President Trump told Congress Tuesday night that too many immigrants fail to make their own living and end up dependent on the government.
That statement, however, is at odds with some of the report's most important findings.
Trump is correct that the report did find that current immigrants receive more in government benefits than they pay in taxes. In 2013, for example, the authors of the report calculated that the government spent $279 billion more on first-generation immigrants than they paid in taxes. But over time, the report projects, immigrants have the opposite effect on the budget deficit. A recent immigrant and her descendants could be — over a 75-year period — expected to pay an average of as much as $259,000 more in taxes than they receive in government benefits.
That conclusion, that current immigrants and their descendants may end up paying far more to the government than they get out of it, seems to undermine Trump's claim that the current immigration system would impose billions in costs to “America's taxpayers.”
The forecast that immigrants could ultimately improve the government's bottom line undermines Trump's claim that the current system is hugely costly for taxpayers — many of whom are themselves immigrants.
It is true that immigrants are more likely to receive some forms of direct public benefits — including food stamps and Medicaid — than U.S.-born citizens. But, as immigrants tend to be younger, they are also less likely to draw on Medicare and Social Security, and many of them will pay taxes to support these costly programs for years before receiving benefits from them. The authors of the report found that the children of immigrants are “among the strongest economic and fiscal contributors in the population.”
The report, which stretches more than 500 pages, did not come to any firm conclusion about immigrants' net effect on public finances, in part because of the complexity of the calculation.
As they are with everyone else, immigrants' tax and benefit levels are set both by their own economic success and by the fiscal policies lawmakers set over the course of their lifetimes. When the authors calculated the above $259,000 figure, they assumed policymakers will eventually act to balance the national budget. (When the authors assumed the government would continue to run a deficit, they still found the average recent immigrant and her descendants would pay in more than they receive, though in this scenario the surplus shrinks to an average of $77,000.)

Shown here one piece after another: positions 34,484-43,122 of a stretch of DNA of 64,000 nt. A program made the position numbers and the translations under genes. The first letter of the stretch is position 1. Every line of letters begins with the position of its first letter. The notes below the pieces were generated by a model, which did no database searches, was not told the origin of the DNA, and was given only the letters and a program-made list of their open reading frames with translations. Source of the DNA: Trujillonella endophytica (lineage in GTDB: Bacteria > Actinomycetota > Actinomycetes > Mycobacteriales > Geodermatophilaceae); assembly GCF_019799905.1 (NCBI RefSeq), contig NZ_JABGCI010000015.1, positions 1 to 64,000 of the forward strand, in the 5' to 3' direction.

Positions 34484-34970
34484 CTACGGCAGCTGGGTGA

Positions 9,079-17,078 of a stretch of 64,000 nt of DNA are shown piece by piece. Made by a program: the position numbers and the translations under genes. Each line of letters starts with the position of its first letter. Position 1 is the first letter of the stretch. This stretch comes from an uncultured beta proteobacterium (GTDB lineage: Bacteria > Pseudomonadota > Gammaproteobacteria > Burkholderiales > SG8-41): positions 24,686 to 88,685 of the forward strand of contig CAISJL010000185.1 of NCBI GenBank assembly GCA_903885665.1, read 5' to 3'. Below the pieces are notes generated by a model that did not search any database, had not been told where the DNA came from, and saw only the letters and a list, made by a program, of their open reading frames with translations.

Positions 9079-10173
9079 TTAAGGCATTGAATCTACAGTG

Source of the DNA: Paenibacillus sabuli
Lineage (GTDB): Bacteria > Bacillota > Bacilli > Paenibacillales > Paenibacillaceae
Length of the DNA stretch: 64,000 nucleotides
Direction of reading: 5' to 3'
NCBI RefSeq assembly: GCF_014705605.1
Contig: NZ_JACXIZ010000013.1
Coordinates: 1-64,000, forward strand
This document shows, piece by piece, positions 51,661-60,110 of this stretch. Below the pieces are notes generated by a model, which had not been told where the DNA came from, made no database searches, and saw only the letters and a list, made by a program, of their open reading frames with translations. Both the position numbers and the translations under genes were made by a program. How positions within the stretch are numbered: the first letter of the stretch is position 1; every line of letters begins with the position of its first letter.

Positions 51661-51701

Additionally, there's no standard formula for calculating how much governments pay out in benefits, leaving many of the assumptions and estimates in the hands of individual researchers.
In their conclusion about immigrants' 2013 taxes and benefits, for example, the report's authors cautioned they used a broad definition of public benefits, including intangible benefits such as national security. The calculation assigned each resident of the country, including immigrants, an equal share of the Pentagon's budget as an indirect benefit — even though more its unlikely than any individual immigrant leads to an incremental increase in defense spending. The Air Force, for example, would not buy more jet fuel simply because more people are living in the United States.
Despite Trump’s simplification of immigrants’ net effect on government deficits, the report provides evidence for his broader claims.
The new president was probably correct when he argued that giving priority to better-educated immigrants would put less stress on public finances, as immigrants with more education have a higher earning potential. A recent immigrant who has not finished high school and her family are expected to cost the government about $117,000 over 75 years, according to the report, while an immigrant with graduate education has projected fiscal benefits of $812,000.
But the current system seems to already be pulling in immigrants with more education than those of years past. In 1970, the average recent immigrant had 11.6 years of education, according to the report. By 2012, that figure had steadily increased to 13.4 years, and only a quarter had not finished high school, compared with just over half in 1970.